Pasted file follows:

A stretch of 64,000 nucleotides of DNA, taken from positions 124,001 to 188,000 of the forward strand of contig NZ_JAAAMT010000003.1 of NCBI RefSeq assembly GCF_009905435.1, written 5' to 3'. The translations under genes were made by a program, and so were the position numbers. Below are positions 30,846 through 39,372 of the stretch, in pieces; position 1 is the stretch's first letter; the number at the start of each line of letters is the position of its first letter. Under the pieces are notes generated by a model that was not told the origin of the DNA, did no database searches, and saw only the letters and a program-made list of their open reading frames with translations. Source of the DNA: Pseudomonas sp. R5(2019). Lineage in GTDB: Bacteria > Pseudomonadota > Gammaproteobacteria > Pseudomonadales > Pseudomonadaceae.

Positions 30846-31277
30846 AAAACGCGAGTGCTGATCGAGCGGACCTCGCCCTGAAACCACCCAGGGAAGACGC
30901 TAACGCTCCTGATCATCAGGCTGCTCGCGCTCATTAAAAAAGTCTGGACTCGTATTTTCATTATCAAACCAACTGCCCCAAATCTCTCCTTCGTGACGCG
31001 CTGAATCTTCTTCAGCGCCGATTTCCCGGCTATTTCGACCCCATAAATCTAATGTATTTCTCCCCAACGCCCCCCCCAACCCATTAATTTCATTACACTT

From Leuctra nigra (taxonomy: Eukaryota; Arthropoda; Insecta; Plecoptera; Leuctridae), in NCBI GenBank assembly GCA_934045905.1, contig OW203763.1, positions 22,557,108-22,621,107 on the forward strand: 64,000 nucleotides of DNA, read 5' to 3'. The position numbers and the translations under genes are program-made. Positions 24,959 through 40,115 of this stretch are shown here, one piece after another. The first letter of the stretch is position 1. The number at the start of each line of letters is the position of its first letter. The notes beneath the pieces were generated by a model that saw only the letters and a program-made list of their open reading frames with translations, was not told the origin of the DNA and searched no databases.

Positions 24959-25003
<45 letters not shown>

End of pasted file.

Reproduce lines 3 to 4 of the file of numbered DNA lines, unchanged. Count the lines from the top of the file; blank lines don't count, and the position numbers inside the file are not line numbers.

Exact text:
30846 AAAACGCGAGTGCTGATCGAGCGGACCTCGCCCTGAAACCACCCAGGGAAGACGC
30901 TAACGCTCCTGATCATCAGGCTGCTCGCGCTCATTAAAAAAGTCTGGACTCGTATTTTCATTATCAAACCAACTGCCCCAAATCTCTCCTTCGTGACGCG